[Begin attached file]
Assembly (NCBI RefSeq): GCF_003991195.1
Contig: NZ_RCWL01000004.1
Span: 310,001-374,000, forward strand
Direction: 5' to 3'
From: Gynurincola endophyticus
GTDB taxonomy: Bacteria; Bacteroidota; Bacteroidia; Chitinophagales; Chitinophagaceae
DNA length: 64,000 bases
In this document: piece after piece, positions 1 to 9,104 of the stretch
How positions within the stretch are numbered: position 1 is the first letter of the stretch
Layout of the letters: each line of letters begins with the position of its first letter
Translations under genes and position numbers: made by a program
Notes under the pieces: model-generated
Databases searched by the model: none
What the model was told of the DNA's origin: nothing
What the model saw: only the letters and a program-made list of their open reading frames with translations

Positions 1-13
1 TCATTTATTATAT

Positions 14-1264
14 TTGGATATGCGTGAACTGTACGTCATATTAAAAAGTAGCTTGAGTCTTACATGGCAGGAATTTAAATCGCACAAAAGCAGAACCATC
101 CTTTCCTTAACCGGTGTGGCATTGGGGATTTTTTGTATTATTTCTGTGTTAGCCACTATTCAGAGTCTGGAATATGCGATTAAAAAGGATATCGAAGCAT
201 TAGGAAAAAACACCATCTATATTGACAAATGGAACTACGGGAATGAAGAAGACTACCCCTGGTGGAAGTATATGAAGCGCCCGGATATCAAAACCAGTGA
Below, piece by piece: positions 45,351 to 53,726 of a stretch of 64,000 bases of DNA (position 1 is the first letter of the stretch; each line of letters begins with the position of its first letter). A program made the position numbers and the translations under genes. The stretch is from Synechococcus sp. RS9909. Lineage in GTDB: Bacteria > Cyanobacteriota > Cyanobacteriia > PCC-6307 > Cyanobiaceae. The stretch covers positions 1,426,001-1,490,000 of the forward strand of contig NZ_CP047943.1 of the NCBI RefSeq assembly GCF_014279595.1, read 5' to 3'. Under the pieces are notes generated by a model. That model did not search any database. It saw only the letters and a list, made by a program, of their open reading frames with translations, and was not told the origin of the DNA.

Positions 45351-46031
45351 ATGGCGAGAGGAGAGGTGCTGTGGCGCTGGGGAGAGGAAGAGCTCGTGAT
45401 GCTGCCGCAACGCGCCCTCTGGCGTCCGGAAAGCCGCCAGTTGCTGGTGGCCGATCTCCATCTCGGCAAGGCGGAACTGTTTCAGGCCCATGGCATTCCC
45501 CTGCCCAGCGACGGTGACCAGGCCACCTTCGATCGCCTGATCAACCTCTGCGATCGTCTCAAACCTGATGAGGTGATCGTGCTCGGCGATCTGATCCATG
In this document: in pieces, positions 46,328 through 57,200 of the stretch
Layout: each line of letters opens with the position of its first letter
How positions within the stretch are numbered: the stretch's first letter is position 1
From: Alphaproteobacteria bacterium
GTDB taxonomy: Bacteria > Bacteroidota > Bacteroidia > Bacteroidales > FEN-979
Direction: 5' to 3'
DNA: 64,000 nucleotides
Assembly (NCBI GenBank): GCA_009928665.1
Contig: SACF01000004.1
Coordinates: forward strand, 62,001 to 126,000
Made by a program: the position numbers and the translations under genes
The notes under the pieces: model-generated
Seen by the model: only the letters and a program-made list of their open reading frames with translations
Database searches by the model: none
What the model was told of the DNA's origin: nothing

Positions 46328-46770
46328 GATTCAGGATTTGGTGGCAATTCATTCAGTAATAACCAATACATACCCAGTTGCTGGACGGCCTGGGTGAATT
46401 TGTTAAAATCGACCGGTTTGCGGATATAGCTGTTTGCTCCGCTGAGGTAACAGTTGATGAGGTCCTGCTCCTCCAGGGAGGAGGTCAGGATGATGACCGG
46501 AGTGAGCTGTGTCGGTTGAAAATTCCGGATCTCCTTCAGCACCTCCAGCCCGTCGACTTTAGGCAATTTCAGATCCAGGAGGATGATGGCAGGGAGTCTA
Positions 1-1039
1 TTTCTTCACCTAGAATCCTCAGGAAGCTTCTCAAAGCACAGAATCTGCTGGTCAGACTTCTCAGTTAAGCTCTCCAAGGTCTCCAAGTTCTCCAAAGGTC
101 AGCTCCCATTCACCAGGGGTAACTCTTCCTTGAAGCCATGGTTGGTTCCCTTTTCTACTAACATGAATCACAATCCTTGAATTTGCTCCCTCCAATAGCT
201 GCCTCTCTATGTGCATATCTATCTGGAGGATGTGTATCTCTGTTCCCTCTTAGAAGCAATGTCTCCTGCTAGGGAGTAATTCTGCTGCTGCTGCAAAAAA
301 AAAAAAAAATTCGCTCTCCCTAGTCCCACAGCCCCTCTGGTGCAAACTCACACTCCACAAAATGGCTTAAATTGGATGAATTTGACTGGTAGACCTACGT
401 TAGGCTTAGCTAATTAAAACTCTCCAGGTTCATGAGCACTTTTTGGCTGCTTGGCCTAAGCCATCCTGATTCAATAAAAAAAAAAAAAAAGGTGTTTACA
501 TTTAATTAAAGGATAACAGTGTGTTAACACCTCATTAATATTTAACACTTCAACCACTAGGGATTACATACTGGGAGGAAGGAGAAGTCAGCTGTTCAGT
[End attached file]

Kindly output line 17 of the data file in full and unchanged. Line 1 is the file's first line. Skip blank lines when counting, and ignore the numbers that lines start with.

1 TCATTTATTATAT